Grain Exports and the Causes of China's Great Famine, 1959-1961: County-Level Evidence
92 Pages Posted: 11 Apr 2019
Date Written: March 19, 2019
This study quantitatively evaluates the relative importance of different causes of China's Great Famine, especially for the importance of grain exports. We exploit county-level over-time variations in crop specialization patterns to construct Bartik-style measures of export shocks. Using county-level panel data from 1955 to 1963, we regress death rates on the Bartik export measures with county and province-year fixed effects as well as time-varying effects of county-level observables. We use weather shocks to instrument for output and consumption. The regression results suggest that increases in grain exports substantially increase death rates. This effect is larger in counties that are further from railways and with fewer local Chinese Communist Party members. To examine the relative importance of different mechanisms, we also estimate the effects of the procurement policy, the determinants of grain output, and the relationship between death rates and county-level average caloric consumption during the famine period. The counterfactual experiments indicate that the fall in agriculture production, the increase in procurement partly driven by grain exports, and the increasingly progressive and inflexible procurement policy collectively increased the number of excess deaths, where no single factor dominates. In particular, grain exports explain 15 percent of excess deaths, which is one-fourth of the effect of the increase in procurement rates between 1957-1959.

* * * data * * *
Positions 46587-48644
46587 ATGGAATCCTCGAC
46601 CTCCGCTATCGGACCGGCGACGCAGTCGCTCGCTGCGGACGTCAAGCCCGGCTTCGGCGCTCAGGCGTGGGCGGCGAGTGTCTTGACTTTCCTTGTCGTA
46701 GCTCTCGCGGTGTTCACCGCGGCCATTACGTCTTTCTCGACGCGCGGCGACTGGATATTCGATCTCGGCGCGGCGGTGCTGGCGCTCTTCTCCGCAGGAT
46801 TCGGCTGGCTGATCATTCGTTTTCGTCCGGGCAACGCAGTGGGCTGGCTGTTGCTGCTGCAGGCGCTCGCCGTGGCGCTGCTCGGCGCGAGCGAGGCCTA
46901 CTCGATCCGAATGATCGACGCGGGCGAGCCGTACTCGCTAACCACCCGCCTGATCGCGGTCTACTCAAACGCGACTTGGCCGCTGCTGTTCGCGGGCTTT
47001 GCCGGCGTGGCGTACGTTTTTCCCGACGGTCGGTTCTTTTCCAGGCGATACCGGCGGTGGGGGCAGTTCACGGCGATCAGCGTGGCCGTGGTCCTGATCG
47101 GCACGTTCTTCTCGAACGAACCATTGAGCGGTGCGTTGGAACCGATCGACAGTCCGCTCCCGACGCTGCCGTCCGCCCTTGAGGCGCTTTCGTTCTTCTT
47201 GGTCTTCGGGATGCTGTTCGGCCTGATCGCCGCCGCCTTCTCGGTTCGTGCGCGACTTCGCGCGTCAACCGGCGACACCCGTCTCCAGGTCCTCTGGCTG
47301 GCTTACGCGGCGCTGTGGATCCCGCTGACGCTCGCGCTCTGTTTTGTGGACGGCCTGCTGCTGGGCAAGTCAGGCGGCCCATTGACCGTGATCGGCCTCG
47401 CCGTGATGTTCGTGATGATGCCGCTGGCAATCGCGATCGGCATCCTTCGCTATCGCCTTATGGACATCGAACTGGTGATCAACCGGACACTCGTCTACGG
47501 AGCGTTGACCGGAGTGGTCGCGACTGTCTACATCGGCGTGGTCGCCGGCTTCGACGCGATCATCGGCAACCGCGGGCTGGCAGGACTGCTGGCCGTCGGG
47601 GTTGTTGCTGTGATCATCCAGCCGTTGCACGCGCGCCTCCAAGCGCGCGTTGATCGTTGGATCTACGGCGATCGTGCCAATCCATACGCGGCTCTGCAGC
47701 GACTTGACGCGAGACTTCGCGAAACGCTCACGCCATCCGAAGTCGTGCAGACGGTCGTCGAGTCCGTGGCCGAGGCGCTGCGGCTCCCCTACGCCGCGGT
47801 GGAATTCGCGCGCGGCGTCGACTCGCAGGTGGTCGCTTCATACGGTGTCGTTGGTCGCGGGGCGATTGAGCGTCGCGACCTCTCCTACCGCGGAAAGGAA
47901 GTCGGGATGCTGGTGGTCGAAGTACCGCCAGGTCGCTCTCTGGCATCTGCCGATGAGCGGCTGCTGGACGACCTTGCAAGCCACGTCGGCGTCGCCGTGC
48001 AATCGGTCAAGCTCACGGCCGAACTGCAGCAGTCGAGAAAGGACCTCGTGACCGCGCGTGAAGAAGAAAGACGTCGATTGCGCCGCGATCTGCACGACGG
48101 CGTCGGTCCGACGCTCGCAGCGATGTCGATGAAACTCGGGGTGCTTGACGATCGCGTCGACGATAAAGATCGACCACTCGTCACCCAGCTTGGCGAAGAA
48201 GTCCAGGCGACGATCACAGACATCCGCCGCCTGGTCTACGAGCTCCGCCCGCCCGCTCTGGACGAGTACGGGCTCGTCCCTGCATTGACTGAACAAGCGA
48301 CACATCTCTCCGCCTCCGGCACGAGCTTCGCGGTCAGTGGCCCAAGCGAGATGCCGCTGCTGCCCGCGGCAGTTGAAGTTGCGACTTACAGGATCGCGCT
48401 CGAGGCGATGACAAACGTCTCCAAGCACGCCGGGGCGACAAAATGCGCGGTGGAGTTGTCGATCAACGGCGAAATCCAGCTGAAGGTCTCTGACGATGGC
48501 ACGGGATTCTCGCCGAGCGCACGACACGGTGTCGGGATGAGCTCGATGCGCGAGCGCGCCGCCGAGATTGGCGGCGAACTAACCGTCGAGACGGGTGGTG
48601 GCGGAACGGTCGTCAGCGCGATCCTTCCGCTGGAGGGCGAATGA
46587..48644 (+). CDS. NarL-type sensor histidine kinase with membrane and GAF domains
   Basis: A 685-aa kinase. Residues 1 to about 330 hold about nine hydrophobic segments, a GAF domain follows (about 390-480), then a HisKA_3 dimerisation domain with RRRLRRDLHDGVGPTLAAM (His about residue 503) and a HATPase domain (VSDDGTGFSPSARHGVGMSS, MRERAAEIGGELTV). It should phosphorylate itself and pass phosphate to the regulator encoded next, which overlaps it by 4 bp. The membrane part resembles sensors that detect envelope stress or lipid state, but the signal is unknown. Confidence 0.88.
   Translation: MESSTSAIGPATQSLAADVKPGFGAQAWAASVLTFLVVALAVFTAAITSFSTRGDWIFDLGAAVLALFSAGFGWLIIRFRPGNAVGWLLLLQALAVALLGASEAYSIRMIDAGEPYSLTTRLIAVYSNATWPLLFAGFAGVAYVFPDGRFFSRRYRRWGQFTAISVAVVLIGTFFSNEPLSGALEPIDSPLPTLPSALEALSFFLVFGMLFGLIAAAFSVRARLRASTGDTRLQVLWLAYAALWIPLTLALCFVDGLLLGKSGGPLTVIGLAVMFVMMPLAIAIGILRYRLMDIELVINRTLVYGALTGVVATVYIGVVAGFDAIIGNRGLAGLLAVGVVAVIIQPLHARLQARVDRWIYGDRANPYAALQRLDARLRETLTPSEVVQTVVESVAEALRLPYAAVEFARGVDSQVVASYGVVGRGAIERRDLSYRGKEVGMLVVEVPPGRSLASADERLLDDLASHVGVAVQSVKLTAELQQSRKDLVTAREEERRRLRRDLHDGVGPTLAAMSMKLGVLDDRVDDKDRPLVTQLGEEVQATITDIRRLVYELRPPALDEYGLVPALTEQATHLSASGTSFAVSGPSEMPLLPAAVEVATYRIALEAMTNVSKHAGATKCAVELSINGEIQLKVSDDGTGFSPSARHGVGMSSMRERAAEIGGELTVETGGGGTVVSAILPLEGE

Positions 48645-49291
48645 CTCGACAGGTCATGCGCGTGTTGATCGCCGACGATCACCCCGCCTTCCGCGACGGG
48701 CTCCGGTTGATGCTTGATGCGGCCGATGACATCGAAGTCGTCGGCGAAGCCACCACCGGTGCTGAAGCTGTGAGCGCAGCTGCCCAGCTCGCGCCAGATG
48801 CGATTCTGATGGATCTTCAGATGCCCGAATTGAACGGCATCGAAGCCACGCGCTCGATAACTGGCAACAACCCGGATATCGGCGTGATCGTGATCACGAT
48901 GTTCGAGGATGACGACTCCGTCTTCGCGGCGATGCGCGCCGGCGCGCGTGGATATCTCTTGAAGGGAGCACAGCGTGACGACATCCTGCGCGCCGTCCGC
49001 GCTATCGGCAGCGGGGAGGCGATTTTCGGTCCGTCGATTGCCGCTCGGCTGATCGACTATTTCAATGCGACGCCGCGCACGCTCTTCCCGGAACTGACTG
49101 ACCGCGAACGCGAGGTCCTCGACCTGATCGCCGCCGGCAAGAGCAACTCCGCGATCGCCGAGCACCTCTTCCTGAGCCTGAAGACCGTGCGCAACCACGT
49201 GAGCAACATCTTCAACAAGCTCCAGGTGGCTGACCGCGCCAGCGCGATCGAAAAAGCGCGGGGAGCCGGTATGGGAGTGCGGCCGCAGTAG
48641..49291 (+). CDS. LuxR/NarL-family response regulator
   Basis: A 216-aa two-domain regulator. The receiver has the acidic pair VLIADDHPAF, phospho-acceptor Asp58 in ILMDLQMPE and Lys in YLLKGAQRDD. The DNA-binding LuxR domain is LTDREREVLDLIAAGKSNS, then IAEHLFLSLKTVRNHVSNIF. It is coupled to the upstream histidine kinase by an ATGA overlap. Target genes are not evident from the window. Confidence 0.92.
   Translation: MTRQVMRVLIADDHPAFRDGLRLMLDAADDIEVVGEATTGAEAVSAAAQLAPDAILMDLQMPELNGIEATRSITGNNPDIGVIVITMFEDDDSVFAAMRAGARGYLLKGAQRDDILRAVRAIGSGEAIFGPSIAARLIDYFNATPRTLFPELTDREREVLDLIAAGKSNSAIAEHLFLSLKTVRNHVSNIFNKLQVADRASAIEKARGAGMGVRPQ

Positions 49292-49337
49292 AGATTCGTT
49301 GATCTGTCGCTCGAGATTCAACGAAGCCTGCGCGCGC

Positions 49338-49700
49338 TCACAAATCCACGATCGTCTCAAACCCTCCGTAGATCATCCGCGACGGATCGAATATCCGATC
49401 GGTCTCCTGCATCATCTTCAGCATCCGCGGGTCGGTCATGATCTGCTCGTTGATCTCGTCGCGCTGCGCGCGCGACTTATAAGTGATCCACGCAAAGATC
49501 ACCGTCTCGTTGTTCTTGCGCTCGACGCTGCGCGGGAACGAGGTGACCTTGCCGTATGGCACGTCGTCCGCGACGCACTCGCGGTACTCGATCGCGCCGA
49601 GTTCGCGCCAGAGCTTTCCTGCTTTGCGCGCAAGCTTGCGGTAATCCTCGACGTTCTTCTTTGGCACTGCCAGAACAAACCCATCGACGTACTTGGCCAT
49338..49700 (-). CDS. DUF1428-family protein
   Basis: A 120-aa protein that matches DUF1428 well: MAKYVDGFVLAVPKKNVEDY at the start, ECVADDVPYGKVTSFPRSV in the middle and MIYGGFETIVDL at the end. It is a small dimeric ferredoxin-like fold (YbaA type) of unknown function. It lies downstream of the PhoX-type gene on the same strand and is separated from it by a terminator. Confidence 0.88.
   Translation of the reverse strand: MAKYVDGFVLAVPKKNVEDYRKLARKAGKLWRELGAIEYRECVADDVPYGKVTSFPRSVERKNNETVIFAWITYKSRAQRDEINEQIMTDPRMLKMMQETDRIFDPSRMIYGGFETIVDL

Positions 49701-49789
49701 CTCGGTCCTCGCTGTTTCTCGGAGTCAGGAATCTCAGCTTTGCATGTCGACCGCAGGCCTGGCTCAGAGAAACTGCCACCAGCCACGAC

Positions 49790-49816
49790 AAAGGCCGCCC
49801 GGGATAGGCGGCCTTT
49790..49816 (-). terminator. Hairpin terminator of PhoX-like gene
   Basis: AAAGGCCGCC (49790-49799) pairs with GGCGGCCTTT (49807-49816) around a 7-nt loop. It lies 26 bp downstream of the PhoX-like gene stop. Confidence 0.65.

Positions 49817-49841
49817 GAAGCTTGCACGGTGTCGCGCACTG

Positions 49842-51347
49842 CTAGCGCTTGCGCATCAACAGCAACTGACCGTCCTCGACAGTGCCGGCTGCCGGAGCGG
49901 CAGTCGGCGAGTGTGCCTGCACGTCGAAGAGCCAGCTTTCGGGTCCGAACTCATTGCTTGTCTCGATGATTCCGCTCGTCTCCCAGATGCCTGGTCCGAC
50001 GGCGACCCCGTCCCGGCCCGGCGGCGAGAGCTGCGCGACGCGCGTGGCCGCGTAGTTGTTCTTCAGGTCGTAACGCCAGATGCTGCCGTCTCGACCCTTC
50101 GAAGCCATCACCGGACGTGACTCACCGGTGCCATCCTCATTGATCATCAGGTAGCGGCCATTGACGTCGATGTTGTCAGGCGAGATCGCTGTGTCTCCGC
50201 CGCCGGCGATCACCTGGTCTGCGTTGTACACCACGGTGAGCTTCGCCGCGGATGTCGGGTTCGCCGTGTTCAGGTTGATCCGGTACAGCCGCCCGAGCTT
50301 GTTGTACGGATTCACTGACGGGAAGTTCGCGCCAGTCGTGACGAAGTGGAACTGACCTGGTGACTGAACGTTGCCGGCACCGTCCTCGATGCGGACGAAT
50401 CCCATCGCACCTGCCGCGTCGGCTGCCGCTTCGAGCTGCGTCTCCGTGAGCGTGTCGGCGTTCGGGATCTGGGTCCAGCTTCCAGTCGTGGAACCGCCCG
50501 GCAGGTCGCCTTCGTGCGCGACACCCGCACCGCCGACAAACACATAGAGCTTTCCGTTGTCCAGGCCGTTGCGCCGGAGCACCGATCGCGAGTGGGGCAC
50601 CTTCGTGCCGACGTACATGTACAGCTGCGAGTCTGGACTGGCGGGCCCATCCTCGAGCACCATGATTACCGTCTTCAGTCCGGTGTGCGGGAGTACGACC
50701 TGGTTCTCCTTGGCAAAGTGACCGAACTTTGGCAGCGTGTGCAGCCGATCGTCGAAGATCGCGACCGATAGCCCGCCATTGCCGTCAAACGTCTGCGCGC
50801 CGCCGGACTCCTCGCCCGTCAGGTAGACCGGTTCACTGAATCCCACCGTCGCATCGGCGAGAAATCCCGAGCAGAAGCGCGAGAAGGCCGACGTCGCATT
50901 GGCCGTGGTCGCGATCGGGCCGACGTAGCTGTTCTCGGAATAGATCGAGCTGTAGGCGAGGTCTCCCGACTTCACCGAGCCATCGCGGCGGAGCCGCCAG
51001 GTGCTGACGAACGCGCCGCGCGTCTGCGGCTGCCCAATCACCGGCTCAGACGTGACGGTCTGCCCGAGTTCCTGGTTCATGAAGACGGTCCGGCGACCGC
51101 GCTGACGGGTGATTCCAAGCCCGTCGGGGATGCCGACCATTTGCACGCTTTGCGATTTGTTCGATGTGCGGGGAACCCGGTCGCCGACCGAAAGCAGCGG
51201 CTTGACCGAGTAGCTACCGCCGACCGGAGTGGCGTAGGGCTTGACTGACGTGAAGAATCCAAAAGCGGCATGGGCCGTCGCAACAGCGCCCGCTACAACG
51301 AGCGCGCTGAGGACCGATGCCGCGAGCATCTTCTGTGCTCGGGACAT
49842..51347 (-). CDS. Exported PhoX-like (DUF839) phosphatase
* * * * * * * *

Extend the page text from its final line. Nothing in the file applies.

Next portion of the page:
Keywords: famine severity, over-export, county-level data, Bartik-style export shocks, grain procurement, distance to railways, Chinese Communist Party members
JEL Classification: F14, P2, O24, N45
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